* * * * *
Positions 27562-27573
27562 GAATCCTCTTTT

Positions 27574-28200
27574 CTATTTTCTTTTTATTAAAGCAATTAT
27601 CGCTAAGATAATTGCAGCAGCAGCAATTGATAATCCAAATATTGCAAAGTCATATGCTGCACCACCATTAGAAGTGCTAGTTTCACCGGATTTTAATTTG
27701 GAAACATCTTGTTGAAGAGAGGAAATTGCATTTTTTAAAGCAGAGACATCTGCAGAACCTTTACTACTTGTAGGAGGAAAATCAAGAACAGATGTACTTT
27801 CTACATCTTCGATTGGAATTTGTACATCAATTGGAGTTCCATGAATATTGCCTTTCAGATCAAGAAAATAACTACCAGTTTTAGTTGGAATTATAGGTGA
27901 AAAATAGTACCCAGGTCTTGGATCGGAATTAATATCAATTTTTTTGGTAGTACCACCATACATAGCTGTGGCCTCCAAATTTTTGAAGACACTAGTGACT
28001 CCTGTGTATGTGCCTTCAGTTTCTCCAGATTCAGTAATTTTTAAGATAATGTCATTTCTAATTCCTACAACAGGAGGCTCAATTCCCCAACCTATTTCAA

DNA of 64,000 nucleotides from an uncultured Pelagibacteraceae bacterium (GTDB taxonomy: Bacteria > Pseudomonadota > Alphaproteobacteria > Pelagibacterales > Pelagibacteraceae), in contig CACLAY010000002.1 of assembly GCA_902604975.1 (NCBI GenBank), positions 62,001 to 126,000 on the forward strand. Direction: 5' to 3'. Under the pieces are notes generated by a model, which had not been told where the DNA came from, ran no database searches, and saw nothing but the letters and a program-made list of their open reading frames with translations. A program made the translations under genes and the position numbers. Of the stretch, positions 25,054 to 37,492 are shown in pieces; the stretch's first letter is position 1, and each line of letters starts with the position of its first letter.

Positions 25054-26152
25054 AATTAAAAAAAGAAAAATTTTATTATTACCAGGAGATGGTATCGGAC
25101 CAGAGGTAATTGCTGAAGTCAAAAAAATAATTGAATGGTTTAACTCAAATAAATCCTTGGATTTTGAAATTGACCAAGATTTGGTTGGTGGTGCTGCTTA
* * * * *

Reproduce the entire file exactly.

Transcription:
Positions 27562-27573
27562 GAATCCTCTTTT

Positions 27574-28200
27574 CTATTTTCTTTTTATTAAAGCAATTAT
27601 CGCTAAGATAATTGCAGCAGCAGCAATTGATAATCCAAATATTGCAAAGTCATATGCTGCACCACCATTAGAAGTGCTAGTTTCACCGGATTTTAATTTG
27701 GAAACATCTTGTTGAAGAGAGGAAATTGCATTTTTTAAAGCAGAGACATCTGCAGAACCTTTACTACTTGTAGGAGGAAAATCAAGAACAGATGTACTTT
27801 CTACATCTTCGATTGGAATTTGTACATCAATTGGAGTTCCATGAATATTGCCTTTCAGATCAAGAAAATAACTACCAGTTTTAGTTGGAATTATAGGTGA
27901 AAAATAGTACCCAGGTCTTGGATCGGAATTAATATCAATTTTTTTGGTAGTACCACCATACATAGCTGTGGCCTCCAAATTTTTGAAGACACTAGTGACT
28001 CCTGTGTATGTGCCTTCAGTTTCTCCAGATTCAGTAATTTTTAAGATAATGTCATTTCTAATTCCTACAACAGGAGGCTCAATTCCCCAACCTATTTCAA

DNA of 64,000 nucleotides from an uncultured Pelagibacteraceae bacterium (GTDB taxonomy: Bacteria > Pseudomonadota > Alphaproteobacteria > Pelagibacterales > Pelagibacteraceae), in contig CACLAY010000002.1 of assembly GCA_902604975.1 (NCBI GenBank), positions 62,001 to 126,000 on the forward strand. Direction: 5' to 3'. Under the pieces are notes generated by a model, which had not been told where the DNA came from, ran no database searches, and saw nothing but the letters and a program-made list of their open reading frames with translations. A program made the translations under genes and the position numbers. Of the stretch, positions 25,054 to 37,492 are shown in pieces; the stretch's first letter is position 1, and each line of letters starts with the position of its first letter.

Positions 25054-26152
25054 AATTAAAAAAAGAAAAATTTTATTATTACCAGGAGATGGTATCGGAC
25101 CAGAGGTAATTGCTGAAGTCAAAAAAATAATTGAATGGTTTAACTCAAATAAATCCTTGGATTTTGAAATTGACCAAGATTTGGTTGGTGGTGCTGCTTA